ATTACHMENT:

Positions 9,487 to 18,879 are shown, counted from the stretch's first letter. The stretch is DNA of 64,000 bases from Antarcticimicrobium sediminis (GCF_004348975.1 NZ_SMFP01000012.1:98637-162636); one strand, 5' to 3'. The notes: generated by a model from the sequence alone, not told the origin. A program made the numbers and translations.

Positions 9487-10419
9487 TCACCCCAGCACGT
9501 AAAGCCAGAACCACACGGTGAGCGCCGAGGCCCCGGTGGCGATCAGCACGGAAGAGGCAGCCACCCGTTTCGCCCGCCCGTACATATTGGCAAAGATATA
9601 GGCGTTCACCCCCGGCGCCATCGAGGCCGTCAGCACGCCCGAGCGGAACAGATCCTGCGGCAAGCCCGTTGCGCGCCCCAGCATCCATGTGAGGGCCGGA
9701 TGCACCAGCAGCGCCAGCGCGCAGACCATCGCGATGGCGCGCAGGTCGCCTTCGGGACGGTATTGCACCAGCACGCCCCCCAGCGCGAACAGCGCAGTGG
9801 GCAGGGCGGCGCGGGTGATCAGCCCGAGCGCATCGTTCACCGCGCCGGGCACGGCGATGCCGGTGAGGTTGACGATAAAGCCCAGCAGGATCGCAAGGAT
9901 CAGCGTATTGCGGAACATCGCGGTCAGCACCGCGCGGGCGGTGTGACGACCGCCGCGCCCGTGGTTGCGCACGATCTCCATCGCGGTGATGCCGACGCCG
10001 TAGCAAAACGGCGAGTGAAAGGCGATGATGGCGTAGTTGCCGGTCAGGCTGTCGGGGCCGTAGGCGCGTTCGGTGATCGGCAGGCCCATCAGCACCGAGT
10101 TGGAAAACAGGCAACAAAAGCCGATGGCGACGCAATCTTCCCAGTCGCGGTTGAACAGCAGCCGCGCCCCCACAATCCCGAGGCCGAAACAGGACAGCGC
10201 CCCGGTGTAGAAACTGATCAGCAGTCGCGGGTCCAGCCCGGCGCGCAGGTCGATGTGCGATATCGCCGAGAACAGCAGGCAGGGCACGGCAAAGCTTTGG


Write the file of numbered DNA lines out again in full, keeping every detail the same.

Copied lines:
Positions 9,487 to 18,879 are shown, counted from the stretch's first letter. The stretch is DNA of 64,000 bases from Antarcticimicrobium sediminis (GCF_004348975.1 NZ_SMFP01000012.1:98637-162636); one strand, 5' to 3'. The notes: generated by a model from the sequence alone, not told the origin. A program made the numbers and translations.

Positions 9487-10419
9487 TCACCCCAGCACGT
9501 AAAGCCAGAACCACACGGTGAGCGCCGAGGCCCCGGTGGCGATCAGCACGGAAGAGGCAGCCACCCGTTTCGCCCGCCCGTACATATTGGCAAAGATATA
9601 GGCGTTCACCCCCGGCGCCATCGAGGCCGTCAGCACGCCCGAGCGGAACAGATCCTGCGGCAAGCCCGTTGCGCGCCCCAGCATCCATGTGAGGGCCGGA
9701 TGCACCAGCAGCGCCAGCGCGCAGACCATCGCGATGGCGCGCAGGTCGCCTTCGGGACGGTATTGCACCAGCACGCCCCCCAGCGCGAACAGCGCAGTGG
9801 GCAGGGCGGCGCGGGTGATCAGCCCGAGCGCATCGTTCACCGCGCCGGGCACGGCGATGCCGGTGAGGTTGACGATAAAGCCCAGCAGGATCGCAAGGAT
9901 CAGCGTATTGCGGAACATCGCGGTCAGCACCGCGCGGGCGGTGTGACGACCGCCGCGCCCGTGGTTGCGCACGATCTCCATCGCGGTGATGCCGACGCCG
10001 TAGCAAAACGGCGAGTGAAAGGCGATGATGGCGTAGTTGCCGGTCAGGCTGTCGGGGCCGTAGGCGCGTTCGGTGATCGGCAGGCCCATCAGCACCGAGT
10101 TGGAAAACAGGCAACAAAAGCCGATGGCGACGCAATCTTCCCAGTCGCGGTTGAACAGCAGCCGCGCCCCCACAATCCCGAGGCCGAAACAGGACAGCGC
10201 CCCGGTGTAGAAACTGATCAGCAGTCGCGGGTCCAGCCCGGCGCGCAGGTCGATGTGCGATATCGCCGAGAACAGCAGGCAGGGCACGGCAAAGCTTTGG